Arto Tapio Paasilinna was born on April 20, 1942, in Lapland, Finland and died on October 15, 2018.
He was a Finnish writer.
Also a former journalist turned comic novelist.
Paasilinna is a prominent novelist in Finland.
Paasilinna was also a broad readership outside of Finland in a way few other Finnish authors have before.
His work has been translated into 27 languages and over seven million copies of his books have been sold worldwide, and he has been claimed as “instrumental in generating the current level of interest in books from Finland”.
His 1975 novel, The Year of the Hare (Jäniksen vuosi) earned best-seller in France and Finland, translated into 18 languages, awarded three international prizes and adapted twice into feature films.
His brothers are authors Erno Paasilinna, Reino Paasilinna and Mauri Paasilinna.
Arto Paasilinna’s parents were Väinö Paasilinna (1902–1950, born Gullstén, he changed his surname in 1934 after a family conflict) and Hilda-Maria Paasilinna (1908–1983, born Niva).
Together his parents had seven children, five sons, and two daughters, including the writer Erno Paasilinna; the author, MEP, and TV personality Reino Paasilinna; the painter Sirpa Paasilinna-Schlagenwarth; and the writer Mauri Paasilinna.
He studied at the General and Elementary School Line at the Lapland Folk Academy.
Initially, Paasilinna worked as a journalist at Nuoren Voiman Liitto, Nuori Voima-lehti and various newspapers as writer and editor.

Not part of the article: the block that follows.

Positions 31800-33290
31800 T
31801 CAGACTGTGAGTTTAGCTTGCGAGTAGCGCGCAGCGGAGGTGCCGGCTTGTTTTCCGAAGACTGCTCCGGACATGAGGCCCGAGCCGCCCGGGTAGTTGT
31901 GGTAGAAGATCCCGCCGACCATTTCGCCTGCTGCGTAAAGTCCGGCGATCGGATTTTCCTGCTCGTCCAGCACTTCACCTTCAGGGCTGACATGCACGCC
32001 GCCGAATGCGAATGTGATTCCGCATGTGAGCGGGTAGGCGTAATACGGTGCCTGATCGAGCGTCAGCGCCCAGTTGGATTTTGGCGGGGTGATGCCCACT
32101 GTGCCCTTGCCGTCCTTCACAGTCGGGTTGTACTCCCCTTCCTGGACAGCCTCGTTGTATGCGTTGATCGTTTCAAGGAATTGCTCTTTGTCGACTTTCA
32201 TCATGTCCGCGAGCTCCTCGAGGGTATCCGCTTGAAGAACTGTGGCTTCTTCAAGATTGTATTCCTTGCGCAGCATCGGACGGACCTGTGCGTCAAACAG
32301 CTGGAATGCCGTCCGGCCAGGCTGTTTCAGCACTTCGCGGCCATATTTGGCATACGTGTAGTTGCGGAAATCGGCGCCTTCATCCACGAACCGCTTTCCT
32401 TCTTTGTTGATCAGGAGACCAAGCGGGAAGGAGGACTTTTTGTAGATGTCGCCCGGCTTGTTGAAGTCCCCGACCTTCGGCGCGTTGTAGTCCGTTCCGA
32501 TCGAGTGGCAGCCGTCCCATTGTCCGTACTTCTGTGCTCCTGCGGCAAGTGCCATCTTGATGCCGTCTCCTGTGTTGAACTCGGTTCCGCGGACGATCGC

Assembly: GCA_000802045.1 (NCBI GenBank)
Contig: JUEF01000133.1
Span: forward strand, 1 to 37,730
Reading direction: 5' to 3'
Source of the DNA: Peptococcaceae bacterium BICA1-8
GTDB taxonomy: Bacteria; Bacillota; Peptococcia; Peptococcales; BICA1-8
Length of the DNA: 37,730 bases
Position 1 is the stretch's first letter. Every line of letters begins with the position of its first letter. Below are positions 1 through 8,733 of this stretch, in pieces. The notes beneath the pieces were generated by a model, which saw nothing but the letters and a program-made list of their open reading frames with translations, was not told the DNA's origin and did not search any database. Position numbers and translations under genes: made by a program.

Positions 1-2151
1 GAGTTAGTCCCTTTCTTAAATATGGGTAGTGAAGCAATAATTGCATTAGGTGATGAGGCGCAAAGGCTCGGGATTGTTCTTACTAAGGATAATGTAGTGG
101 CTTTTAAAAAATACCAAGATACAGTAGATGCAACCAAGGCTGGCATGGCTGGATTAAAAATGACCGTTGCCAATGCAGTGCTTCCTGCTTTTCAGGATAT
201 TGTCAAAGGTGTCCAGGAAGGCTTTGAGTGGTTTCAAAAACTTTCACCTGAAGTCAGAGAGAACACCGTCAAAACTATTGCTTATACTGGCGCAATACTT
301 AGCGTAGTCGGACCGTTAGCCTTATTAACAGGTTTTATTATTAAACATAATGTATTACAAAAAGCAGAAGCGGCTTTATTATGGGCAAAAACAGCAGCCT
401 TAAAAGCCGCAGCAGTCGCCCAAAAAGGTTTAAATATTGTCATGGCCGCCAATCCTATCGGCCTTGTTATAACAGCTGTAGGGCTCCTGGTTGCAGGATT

Paasilinna was an editor at the weekly magazine Apu(1968–1970) and later a columnist (1975–1988).
In 1975, at the age of 33, Paasilinna found journalism growing “more superficial and meaningless” and desired a change; that summer, he sold his boat to fund the writing of The Year of the Hare.
The book was an immediate success and from 1975 on Paasilinna became an independent writer able to support himself with his novels, signed to Finnish publisher WSOY since 1977.
He wrote journal articles and was a columnist on Finnish radio.
In 2000, Paasilinna was included in the 6th edition of literary critic Pekka Tarkka(fi)’s dictionary Suomalaisia nykykirjailijoita (“Finnish Literary Authors”, 1st ed. 1967).
In 2002, for Paasilinna’s 60th anniversary, journalist Eino Leino published a biography of Paasilinna called Lentojätkä; Arto Paasilinnan elämä” (“The Flight Dude”).
The same year Paasilinna published his own autobiography called Yhdeksän unelmaa (“Nine Night’s Dream”).
In Espoo where he lived (2008 and 2009), Paasilinna was featured in Finnish tabloids for his incoherent behaviour, including reckless driving.
During October 2009 he was rushed to a hospital due to a stroke.
In April 2010 Paasilinna was moved to a convalescent home for recovery, and his son named as his treasurer.
He died in a nursing home in Espoo, Finland.
Arto Tapio Paasilinna died at 76 years old.